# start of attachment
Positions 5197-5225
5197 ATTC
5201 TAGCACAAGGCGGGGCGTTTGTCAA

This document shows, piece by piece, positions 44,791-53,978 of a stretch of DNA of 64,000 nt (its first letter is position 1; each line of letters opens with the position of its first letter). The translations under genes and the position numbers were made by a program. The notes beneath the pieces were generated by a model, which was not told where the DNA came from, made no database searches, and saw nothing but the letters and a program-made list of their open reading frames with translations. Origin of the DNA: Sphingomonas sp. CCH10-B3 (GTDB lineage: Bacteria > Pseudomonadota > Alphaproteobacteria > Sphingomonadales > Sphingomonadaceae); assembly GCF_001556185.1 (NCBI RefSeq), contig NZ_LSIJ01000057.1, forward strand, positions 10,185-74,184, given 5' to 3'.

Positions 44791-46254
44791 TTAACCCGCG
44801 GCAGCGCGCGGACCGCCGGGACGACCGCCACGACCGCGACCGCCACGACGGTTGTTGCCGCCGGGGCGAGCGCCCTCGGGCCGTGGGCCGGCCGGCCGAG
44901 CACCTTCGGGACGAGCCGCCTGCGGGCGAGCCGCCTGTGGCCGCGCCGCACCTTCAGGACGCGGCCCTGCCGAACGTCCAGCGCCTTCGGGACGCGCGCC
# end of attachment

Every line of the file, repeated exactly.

Positions 5197-5225
5197 ATTC
5201 TAGCACAAGGCGGGGCGTTTGTCAA

This document shows, piece by piece, positions 44,791-53,978 of a stretch of DNA of 64,000 nt (its first letter is position 1; each line of letters opens with the position of its first letter). The translations under genes and the position numbers were made by a program. The notes beneath the pieces were generated by a model, which was not told where the DNA came from, made no database searches, and saw nothing but the letters and a program-made list of their open reading frames with translations. Origin of the DNA: Sphingomonas sp. CCH10-B3 (GTDB lineage: Bacteria > Pseudomonadota > Alphaproteobacteria > Sphingomonadales > Sphingomonadaceae); assembly GCF_001556185.1 (NCBI RefSeq), contig NZ_LSIJ01000057.1, forward strand, positions 10,185-74,184, given 5' to 3'.

Positions 44791-46254
44791 TTAACCCGCG
44801 GCAGCGCGCGGACCGCCGGGACGACCGCCACGACCGCGACCGCCACGACGGTTGTTGCCGCCGGGGCGAGCGCCCTCGGGCCGTGGGCCGGCCGGCCGAG
44901 CACCTTCGGGACGAGCCGCCTGCGGGCGAGCCGCCTGTGGCCGCGCCGCACCTTCAGGACGCGGCCCTGCCGAACGTCCAGCGCCTTCGGGACGCGCGCC